22. 22. Other Mooring Equipment • Heaving lines - lightweight lines thrown across ship or pier to act as messenger for mooring line • Bolo lines - nylon line with padded lead weight attached at end thrown from ship to ship or ship to pier – reach two times the distance – not affected by environmental conditions – hazardous to people on pier • Line-throwing gun – seldom used as last resort
  23. 23. Deck Related Equipment Lifelines - Lines erected around the edges of decks, referred to as follows: Top - Lifeline Middle - Housing line Bottom - Foot rope Snaking - Netting rigged between foot rope and deck for safety of personnel
  24. 24. Deck Related Equipment Leadline - Marked line used to determine water depth in fathoms. Boatswain’s chair - Used for sending one person over-the-side *helmets and life preserver required *hand-tended safety line tended from deck above Jacob’s ladder - Rope ladder w/wood rungs rigged over the side for temporary use
  25. 25. Deck Related Equipment Pilot’s ladder - Flexible portable ladder, usually constructed of metal, sturdier than a Jacob’s ladder. Sea ladder - Rigid, portable ladder that may be mounted and secured to the side of the ship. Accommodation ladder - Rigid, inclined ladder rigged to the side of the ship to allow boarding of a moored or anchored ship.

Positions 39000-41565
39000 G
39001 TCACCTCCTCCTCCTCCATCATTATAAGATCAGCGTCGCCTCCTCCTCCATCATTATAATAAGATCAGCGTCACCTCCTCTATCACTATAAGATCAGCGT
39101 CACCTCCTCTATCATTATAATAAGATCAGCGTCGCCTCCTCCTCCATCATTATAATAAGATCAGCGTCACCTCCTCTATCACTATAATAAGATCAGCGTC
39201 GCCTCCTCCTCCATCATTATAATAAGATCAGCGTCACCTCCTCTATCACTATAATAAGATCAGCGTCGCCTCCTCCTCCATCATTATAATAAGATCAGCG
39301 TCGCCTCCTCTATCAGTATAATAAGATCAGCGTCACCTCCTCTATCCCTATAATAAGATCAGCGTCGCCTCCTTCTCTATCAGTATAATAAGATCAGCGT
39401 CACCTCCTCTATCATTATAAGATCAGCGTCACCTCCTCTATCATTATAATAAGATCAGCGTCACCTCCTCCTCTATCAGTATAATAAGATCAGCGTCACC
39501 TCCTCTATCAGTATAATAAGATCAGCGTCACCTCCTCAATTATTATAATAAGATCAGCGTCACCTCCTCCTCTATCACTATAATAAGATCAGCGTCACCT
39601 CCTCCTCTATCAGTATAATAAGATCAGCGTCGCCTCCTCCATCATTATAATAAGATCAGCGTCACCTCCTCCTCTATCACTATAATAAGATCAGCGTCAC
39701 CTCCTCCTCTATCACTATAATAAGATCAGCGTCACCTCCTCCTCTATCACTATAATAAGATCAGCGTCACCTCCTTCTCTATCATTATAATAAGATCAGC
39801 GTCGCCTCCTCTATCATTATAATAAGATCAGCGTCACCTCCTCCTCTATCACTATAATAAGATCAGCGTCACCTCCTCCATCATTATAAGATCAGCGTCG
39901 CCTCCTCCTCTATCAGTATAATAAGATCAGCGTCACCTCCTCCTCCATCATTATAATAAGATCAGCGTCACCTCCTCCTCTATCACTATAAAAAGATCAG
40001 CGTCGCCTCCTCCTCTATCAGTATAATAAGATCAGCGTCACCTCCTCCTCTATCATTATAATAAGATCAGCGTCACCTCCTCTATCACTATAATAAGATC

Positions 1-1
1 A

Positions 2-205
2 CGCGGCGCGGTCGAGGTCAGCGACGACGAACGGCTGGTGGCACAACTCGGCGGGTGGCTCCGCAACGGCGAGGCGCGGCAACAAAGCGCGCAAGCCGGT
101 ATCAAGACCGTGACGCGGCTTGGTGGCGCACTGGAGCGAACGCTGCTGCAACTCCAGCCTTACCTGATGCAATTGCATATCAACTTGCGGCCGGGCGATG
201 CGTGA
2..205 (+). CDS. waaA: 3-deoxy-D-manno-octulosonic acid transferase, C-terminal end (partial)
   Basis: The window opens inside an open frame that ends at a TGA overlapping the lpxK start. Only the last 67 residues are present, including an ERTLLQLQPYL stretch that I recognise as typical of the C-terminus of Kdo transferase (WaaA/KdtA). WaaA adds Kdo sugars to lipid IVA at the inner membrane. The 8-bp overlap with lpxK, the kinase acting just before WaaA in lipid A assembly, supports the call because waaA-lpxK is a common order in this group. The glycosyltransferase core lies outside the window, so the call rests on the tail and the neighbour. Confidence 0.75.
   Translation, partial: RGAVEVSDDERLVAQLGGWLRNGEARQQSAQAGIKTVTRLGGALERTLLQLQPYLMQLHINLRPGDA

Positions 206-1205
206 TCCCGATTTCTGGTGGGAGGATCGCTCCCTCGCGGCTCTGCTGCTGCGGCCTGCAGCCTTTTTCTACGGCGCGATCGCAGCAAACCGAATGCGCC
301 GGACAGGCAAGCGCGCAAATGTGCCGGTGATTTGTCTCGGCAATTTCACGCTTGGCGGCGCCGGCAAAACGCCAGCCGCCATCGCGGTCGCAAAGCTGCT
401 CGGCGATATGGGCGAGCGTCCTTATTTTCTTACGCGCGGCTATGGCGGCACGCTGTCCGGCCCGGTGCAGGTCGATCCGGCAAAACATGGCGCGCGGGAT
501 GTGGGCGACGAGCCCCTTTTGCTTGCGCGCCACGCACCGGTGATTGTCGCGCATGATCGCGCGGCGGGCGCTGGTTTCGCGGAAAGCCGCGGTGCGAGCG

26. 26. Mooring Lines Mooring lines are the lines used to secure the ship to a wharf, pier or another ship. Definition of lines: Breast lines - Run at right angles from the ship, control distance of ship from pier Aft spring lines - Tend aft from ship, control forward movement. Forward spring lines - Tend forward from the ship, control aft movement
  27. 27. Mooring Lines Numbering of lines: #1 - Bow line #6 - Stern line #2 - Aft bow spring line #3 - Forward bow spring line #4 - Aft quarter spring line #5 - Forward quarter spring line 1 3 4 5 6 2
  28. 28. Mooring Line Terminology • Hawser - heavy line over 5 inches in circumference used for towing/mooring • Small stuff - fiber line less than 1 3/4 inches in circumference • Marline - two-strand, tarred hemp small stuff • Destroyers and smaller ships typically use 5-inch or smaller mooring lines • Larger ships may use 8-inch or 10-inch mooring lines